Part II of the Interview with the Lower Susquehanna Riverkeeper Michael R. Helfrich
Aug 28, 2014 02:40PM
By Erica Shames
The Hudson River
SL: What’s the history behind riverkeepers?
MH: In the 50s and early 60s, folks were coming back from WWII and Korea to their traditional fishing villages on the Hudson River and noticing big industrial changes. Their families had been fishing there, some of them, for 300 years. The railroads were blocking off their fishing areas, and dumping pollution in the waterways; power companies were threatening to build new power plants that would chew up millions of fish every day; and Standard Oil was bringing oil barges up through the river, and washing out their tankers into the river. Folks counted on the river for their livelihoods, but also used it for recreation. In those days you didn’t travel across the country for recreation; your Disneyland was the river.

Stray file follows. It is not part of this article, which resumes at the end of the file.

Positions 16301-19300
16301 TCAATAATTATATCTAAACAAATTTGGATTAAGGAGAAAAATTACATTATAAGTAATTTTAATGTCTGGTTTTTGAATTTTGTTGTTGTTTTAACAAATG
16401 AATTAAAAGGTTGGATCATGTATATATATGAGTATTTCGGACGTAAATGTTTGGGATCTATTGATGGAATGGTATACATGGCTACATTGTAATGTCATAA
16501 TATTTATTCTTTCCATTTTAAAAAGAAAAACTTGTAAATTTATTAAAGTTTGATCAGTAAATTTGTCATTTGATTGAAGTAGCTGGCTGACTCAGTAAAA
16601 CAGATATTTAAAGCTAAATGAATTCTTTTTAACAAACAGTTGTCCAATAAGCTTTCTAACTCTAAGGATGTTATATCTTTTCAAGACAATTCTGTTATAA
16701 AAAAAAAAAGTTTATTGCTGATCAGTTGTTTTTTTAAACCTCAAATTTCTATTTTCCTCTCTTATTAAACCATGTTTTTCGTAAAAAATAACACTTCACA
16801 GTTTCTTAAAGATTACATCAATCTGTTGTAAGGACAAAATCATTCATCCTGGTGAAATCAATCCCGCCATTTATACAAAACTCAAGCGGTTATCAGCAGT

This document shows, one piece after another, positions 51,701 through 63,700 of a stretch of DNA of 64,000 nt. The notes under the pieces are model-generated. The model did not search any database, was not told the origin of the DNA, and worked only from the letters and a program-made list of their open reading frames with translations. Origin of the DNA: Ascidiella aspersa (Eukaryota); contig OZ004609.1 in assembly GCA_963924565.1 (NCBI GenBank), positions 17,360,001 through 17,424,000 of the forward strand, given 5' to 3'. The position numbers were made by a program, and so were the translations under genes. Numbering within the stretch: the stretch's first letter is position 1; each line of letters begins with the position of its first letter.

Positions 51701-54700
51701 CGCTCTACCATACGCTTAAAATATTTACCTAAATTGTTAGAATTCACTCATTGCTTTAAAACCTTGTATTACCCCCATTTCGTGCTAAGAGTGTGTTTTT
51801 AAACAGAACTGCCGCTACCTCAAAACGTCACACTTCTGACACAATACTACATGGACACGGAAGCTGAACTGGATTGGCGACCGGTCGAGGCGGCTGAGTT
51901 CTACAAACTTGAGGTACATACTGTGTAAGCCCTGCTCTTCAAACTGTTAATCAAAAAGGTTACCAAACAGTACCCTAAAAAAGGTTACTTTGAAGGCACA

SL: What did these veterans do to try to reclaim their river?
MH: A small group of scientists, fishermen and concerned citizens led by Robert H. Boyle, author of The Hudson River, A Natural and Unnatural History and a senior writer at Sports Illustrated magazine, found a law from the 1800s called the Rivers and Harbors Act. It said if you turn someone in and the government finds them to be criminally liable for polluting the waterways, you’re given a bounty. They started going after the polluters, and were given a small sum of money for their efforts. They bought a boat and started going up and down the Hudson River, and picking off these polluters one by one until today, the Hudson River is one of the cleanest rivers in the country.
SL: How did that culminate in the founding of a more organized body of riverkeepers?
MH: The Clean Water Act of 1972 is the real teeth of the riverkeeper model: it allows us to stop water polluters with a clause that says if the government is not doing its job, any citizen of the United States can step into the shoes of the attorney general and file a Clean Water Act lawsuit against polluters.